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Timothy Theodore Duncan Edit Profile

athlete , basketball player

Timothy Theodore Duncan is an American retired professional basketball player who played his entire 19-year career with the San Antonio Spurs of the National Basketball Association (NBA). Widely considered to be the greatest power forward of all time, he is a five-time NBA champion, two-time NBA MVP, three-time NBA Finals MVP, and NBA Rookie of the Year.


Timothy Theodore Duncan was born on April 25,1976, in St. Croix, one of four children of William Duncan, a construction worker, and Iona Duncan, a midwife. His parents instilled in him a love of both sports and education; he excelled in academics at the local school.


When Duncan reached St. Dunstan Episcopal High School in St. Croix, he played under the guidance of coach Cuthbert George and became a formidable player leading the St. Dunstan's team to win the local championship in 1992. The victory was attributed to Duncan single-handedly because in 1991 the team had lost every single game they had played.

Duncan graduated from St. Dunstan High School in 1993 as one of the top five students in ltis class. His skill at basketball had made him an ideal prospect for American college coaches visiting St. Croix in search of new talent and he accepted a sports scholarship at Wake Forest University in North Carolina, where he majored in psychology.


At Salem-Winston, Duncan played with the Demon Deacons and became one of the best and most disciplined students both in basketball and in his major. Many sports commentators have said that his study of psychology while at Wake Forest was instrumental in the development of his basketball strategy and technique. By the time Duncan reached the end of his sophomore year, he had become one of the team's star players. During his senior year he was named NCAA Player of the Year.

Despite the constant pressures to accept tempting offers from professional basketball teams, Duncan decided to complete his degree. Before his mother died of breast cancer, he had promised her that he was going to pursue an education. By staying and getting the degree he honored this promise. When he graduated in 1997, he had scored 1,500 baskets (2,117 points), caught 1,000 rebounds, blocked 400 shots, and helped with 200 assists (Kernan 2000). He had also received both the Naismith and Wooden awards. He was seen as a strategic and psychological player who often outsmarted his opponents in the court. With such a record it was no surprise that Demean became the number-one pick for the 1997 NBA's basketball draft. He was selected by the San Antonio Spurs in Texas with a three-year contract worth almost $10 million.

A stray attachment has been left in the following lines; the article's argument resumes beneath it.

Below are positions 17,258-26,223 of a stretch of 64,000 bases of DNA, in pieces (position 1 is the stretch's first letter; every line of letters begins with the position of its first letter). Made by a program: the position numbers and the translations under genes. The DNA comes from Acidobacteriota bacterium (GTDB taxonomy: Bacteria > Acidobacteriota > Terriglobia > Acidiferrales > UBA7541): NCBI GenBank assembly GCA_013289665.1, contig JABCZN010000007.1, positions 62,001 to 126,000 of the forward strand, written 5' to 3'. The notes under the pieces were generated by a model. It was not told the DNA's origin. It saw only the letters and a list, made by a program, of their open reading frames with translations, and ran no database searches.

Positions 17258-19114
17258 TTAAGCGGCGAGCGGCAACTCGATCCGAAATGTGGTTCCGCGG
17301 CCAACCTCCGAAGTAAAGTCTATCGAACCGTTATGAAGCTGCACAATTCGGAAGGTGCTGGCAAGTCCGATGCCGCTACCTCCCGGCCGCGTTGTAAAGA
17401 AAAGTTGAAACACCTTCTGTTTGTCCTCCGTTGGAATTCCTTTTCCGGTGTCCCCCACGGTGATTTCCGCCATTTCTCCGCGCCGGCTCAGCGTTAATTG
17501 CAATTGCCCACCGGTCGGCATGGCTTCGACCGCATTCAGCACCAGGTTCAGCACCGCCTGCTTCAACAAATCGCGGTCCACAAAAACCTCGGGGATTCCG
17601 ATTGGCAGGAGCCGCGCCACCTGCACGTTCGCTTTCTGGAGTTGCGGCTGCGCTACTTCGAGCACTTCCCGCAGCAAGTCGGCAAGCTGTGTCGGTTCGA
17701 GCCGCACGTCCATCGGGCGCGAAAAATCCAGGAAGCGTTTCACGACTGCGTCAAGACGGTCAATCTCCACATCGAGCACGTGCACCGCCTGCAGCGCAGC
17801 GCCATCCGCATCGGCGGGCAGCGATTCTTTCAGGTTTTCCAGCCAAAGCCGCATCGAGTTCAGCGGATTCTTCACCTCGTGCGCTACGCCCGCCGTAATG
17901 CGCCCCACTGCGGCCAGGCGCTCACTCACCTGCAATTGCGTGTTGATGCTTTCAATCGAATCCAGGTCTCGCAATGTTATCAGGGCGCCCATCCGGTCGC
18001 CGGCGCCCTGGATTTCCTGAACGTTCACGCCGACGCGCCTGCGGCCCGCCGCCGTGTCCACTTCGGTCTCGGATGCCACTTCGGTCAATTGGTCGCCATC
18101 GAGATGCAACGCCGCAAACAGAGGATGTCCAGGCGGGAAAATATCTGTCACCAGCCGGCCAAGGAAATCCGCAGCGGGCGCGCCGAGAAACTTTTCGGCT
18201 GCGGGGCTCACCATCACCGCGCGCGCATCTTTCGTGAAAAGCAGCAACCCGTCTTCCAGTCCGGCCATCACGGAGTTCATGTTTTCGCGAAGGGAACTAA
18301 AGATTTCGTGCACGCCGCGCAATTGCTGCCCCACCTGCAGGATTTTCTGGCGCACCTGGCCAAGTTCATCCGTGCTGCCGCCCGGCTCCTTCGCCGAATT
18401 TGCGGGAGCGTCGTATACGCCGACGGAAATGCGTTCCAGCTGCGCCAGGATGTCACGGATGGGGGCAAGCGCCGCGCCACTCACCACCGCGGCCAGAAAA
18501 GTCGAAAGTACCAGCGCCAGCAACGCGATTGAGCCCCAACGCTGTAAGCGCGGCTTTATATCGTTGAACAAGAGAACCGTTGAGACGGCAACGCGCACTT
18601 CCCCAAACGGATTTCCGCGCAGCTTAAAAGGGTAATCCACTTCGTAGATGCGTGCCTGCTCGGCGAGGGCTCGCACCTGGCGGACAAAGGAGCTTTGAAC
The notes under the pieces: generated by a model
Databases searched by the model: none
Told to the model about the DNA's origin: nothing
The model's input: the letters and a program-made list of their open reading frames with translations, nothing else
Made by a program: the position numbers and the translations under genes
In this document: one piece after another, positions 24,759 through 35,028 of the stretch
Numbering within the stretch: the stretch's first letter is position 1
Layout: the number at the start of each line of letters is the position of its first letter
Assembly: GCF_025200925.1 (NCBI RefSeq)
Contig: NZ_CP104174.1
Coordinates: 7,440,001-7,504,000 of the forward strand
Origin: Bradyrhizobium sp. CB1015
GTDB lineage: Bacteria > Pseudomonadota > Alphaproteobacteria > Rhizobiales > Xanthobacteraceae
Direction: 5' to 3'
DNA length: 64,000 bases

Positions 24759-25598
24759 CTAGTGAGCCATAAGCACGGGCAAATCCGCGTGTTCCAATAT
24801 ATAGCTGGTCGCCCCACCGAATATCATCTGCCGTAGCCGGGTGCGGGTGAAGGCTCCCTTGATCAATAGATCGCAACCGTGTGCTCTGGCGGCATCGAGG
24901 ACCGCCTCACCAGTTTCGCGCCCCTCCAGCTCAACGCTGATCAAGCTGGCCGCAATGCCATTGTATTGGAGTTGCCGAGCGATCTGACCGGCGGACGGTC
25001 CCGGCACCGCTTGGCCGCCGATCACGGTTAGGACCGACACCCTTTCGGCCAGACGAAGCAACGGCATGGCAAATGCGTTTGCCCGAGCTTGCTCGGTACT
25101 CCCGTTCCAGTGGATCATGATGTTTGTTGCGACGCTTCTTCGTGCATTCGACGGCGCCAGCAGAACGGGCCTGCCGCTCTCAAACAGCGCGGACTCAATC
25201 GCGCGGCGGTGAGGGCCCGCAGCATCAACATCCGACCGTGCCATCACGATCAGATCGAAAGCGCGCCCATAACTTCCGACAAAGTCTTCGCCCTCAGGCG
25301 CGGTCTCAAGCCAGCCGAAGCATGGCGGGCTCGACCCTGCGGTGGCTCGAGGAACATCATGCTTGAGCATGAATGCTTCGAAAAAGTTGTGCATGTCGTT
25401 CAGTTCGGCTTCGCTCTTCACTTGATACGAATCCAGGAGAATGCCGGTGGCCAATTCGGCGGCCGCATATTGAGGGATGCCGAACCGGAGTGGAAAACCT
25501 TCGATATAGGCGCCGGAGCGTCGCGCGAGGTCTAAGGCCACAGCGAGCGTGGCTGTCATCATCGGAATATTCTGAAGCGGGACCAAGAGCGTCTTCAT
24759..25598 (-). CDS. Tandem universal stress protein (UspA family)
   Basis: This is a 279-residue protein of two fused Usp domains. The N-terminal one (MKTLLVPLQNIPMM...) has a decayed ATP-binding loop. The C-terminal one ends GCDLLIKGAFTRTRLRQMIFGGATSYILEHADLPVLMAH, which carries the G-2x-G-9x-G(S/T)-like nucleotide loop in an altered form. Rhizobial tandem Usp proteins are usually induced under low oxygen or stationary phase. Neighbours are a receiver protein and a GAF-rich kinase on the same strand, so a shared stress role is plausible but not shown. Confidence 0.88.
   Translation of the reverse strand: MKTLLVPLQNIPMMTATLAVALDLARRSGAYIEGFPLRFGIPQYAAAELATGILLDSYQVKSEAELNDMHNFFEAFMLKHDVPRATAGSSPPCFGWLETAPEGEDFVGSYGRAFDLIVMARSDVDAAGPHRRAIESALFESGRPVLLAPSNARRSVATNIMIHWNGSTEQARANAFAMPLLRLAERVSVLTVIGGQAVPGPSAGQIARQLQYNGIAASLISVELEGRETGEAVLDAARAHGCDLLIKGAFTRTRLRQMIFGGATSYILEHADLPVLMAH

Since his arrival at San Antonio's "Alamodome" in 1997, Duncan has been a major asset to the team. He understood the concept of teamwork and used his skills to complement other members of his team. He was always open to the suggestions of head coach Gregg Popovich and developed a good reputation for observing his teammates and listening to advice. He joined forces with the legendary player David Robinson to integrate their playing strategies and skills. The duo of seven-foot players became known as the "Texas Towers" because of the force and strength they brought to the game. Duncan, playing center, perfected his bank shot and led the Spurs to 56 victories during the first season. He averaged 21.1 points, 11.9 rebounds, 2.7 assists and 2.51 blocks per game (Kernan 2000). For his performance, he was named the NBA's Rookie of the Year.